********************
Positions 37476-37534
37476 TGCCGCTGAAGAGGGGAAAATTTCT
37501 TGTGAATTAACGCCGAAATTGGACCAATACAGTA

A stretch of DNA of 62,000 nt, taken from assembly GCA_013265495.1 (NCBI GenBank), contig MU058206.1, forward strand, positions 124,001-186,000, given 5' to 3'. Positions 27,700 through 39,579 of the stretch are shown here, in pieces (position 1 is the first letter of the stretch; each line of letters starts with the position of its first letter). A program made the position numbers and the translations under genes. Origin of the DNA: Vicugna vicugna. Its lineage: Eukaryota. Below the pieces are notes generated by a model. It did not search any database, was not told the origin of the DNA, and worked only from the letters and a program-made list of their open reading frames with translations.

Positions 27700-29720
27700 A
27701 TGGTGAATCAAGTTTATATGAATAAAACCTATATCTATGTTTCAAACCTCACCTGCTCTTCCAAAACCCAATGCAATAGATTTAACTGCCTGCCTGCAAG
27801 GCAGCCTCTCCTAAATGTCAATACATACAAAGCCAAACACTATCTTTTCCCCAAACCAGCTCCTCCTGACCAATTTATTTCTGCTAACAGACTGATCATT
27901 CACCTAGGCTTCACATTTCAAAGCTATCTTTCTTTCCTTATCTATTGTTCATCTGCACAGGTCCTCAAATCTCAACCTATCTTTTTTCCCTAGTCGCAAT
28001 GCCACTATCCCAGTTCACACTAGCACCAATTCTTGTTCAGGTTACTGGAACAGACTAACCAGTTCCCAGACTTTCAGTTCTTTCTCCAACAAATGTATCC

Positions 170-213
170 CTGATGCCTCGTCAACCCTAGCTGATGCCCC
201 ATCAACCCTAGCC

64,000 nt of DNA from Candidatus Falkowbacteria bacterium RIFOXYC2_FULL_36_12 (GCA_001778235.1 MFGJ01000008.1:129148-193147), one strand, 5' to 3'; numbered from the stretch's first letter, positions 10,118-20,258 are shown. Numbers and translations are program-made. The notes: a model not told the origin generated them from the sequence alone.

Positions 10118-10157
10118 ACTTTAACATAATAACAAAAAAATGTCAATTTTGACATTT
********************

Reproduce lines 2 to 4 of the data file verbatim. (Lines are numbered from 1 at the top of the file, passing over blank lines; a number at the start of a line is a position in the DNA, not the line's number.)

37476 TGCCGCTGAAGAGGGGAAAATTTCT
37501 TGTGAATTAACGCCGAAATTGGACCAATACAGTA

A stretch of DNA of 62,000 nt, taken from assembly GCA_013265495.1 (NCBI GenBank), contig MU058206.1, forward strand, positions 124,001-186,000, given 5' to 3'. Positions 27,700 through 39,579 of the stretch are shown here, in pieces (position 1 is the first letter of the stretch; each line of letters starts with the position of its first letter). A program made the position numbers and the translations under genes. Origin of the DNA: Vicugna vicugna. Its lineage: Eukaryota. Below the pieces are notes generated by a model. It did not search any database, was not told the origin of the DNA, and worked only from the letters and a program-made list of their open reading frames with translations.